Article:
In this paper, we demonstrate a facile and inexpensive new strategy to develop high-performance
flexible bilayer metal mesh inspired by natural network structure. These networks achieve
excellent current delivery with minimal optical shading. These mesh structures find applications
in photovoltaics, transparent heaters, photoelectrochemical devices and other flexible and
transparent energy and optoelectronics devices.
Experimental Details
Fabrication: The bilayer metal meshes were fabricated using leaf vein network as template.
Description of fabrication of vein structure template is given in figure S1 (supplementary data).
A brief description is given here. Leaves of Ficus Religiosa, Hamelia and Cassia fistula were
immersed in 0.5 mg ml-1 Na2CO3 solution at 800 C for varying periods depending on the
thickness and roughness of the leaves. The green part of the leaves was removed by a soft brush
followed by washing and drying.
Obtained vein skeleton were then pasted on glass substrates for metal deposition. Schematic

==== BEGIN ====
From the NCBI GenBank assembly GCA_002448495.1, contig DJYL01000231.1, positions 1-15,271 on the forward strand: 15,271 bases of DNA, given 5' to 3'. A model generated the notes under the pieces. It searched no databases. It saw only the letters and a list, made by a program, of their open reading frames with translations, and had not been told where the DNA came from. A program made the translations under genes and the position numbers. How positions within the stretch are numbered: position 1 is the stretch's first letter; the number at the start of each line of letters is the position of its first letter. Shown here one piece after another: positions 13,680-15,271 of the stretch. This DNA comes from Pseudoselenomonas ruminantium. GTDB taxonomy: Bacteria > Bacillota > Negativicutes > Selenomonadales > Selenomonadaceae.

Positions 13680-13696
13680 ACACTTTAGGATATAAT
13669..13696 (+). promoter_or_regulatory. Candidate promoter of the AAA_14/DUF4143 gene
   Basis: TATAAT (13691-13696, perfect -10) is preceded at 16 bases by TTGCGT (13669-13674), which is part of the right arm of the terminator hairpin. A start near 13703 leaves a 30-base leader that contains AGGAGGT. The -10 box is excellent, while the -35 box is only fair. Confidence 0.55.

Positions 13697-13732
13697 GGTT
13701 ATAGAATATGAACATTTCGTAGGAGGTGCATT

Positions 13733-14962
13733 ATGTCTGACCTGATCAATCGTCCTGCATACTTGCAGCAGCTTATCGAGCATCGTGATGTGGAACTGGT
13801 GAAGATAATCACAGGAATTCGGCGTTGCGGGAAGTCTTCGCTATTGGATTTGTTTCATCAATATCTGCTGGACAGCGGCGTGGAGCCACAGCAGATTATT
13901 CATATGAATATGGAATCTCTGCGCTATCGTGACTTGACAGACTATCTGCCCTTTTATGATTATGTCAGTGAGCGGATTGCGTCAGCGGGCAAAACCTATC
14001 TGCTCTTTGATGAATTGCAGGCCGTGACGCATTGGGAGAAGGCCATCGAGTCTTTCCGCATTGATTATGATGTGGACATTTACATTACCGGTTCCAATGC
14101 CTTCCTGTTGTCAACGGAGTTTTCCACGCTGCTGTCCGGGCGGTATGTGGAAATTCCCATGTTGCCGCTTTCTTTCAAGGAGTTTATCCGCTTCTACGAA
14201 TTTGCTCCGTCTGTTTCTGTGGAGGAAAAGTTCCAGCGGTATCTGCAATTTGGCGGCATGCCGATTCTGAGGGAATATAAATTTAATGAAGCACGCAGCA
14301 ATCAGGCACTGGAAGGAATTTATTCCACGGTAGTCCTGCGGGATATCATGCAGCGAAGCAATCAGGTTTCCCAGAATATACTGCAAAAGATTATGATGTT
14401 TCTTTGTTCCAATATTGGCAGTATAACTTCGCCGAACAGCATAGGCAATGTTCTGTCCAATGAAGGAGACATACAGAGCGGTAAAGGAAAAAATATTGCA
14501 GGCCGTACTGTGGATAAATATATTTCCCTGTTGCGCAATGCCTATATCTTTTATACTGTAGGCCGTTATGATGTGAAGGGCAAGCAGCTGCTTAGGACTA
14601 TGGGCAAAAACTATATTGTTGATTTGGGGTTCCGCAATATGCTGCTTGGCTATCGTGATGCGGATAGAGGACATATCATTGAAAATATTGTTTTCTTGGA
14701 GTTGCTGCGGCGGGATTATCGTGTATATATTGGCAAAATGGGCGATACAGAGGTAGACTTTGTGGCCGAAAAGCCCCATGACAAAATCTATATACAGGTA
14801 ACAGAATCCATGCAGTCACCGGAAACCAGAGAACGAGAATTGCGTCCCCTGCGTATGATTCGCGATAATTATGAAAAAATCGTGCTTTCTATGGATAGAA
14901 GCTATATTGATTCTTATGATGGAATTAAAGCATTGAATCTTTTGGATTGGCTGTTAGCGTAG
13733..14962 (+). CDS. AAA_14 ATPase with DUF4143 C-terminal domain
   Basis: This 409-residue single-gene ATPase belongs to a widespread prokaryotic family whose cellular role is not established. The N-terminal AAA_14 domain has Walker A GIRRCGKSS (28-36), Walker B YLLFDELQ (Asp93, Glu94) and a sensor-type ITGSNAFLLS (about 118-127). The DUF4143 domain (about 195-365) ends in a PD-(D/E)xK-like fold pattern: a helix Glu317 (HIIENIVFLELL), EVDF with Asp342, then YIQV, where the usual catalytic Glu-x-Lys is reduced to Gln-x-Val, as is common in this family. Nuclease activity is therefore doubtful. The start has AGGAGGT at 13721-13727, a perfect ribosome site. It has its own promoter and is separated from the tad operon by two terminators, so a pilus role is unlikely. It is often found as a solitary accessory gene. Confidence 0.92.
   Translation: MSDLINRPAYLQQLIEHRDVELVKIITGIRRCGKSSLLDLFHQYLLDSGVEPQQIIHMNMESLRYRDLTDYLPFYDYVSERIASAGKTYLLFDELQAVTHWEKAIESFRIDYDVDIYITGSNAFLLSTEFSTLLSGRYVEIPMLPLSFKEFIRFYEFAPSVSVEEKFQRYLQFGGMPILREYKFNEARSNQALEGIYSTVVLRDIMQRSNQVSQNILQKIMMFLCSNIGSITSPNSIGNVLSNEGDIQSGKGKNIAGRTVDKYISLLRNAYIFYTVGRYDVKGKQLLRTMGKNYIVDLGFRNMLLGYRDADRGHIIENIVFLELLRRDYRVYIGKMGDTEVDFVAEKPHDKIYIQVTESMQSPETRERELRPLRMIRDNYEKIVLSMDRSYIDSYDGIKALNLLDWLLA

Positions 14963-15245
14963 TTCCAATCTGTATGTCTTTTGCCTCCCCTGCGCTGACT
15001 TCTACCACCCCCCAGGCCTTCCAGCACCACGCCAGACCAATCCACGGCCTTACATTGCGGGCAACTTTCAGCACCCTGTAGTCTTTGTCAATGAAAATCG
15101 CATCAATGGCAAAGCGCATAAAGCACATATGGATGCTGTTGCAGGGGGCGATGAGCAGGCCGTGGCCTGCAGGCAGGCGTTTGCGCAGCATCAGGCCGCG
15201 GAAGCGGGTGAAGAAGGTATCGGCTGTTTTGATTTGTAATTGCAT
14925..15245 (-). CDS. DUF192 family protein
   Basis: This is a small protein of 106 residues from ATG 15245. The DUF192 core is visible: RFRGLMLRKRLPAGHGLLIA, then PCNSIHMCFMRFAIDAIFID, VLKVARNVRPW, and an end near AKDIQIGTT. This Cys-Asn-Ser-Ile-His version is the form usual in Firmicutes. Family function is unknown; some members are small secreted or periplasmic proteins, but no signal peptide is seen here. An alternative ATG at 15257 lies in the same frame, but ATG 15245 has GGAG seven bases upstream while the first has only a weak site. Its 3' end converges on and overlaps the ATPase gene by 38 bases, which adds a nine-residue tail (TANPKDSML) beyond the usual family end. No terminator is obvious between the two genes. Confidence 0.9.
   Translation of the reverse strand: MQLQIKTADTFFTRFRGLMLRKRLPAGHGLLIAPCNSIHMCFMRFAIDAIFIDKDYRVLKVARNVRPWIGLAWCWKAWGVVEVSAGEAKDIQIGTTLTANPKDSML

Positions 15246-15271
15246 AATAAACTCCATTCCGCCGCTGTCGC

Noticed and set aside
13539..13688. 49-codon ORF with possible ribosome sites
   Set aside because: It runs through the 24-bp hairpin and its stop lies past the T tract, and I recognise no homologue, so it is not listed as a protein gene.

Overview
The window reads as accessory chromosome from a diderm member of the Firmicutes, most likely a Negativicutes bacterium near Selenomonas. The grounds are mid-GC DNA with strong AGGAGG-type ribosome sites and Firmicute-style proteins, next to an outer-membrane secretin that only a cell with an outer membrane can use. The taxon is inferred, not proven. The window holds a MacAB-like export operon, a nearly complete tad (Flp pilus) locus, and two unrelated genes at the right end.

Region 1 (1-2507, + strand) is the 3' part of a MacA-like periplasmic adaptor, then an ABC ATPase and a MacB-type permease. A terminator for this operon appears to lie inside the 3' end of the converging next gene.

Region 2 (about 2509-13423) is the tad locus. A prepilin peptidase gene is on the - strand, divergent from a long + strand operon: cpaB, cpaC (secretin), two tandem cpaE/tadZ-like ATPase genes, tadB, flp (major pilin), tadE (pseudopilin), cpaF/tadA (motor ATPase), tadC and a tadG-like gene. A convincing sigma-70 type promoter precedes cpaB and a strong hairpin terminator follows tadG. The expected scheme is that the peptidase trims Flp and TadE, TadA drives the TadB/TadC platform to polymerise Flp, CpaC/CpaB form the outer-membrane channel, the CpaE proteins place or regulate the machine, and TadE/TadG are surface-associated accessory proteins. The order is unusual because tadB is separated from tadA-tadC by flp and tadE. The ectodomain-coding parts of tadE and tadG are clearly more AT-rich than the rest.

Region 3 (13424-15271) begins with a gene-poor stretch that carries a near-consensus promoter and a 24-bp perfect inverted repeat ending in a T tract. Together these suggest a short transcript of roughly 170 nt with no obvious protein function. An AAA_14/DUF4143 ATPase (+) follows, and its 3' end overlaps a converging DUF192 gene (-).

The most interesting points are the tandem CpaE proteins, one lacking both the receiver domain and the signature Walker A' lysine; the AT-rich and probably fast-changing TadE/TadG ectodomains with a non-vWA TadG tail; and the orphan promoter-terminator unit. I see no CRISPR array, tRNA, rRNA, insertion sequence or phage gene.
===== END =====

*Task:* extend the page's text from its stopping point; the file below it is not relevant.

description of vein structure metal mesh fabrication process is shown in figure 1 (a-upper part).
The sputtering of the metal layer was done by the standard sputtering target with 99.9% purity
using DC sputtering. To address issues of oxidation and environmental stability, a bilayer
combination was chosen for transparent electrode fabrication. The vein template underneath was
removed by heating with vein side downward. To protect the sample from dangling glass as
weight was used. The produced metal mesh structure was washed and transferred to PET
substrate and heat treated to improve adhesion. There were two combinations Ag-Au and Ag-Cu
which were investigated for this bio-inspired metal mesh structure. The optical, electrical and
structural properties were measured using standard characterization facilities.
Results and Discussion
Scanning Electron Microscopy (SEM): The SEM results (Figure 1 (b-g, lower part) show that
the metal mesh follows the morphology of leaves vein structure. Closed area ratio (CAR) and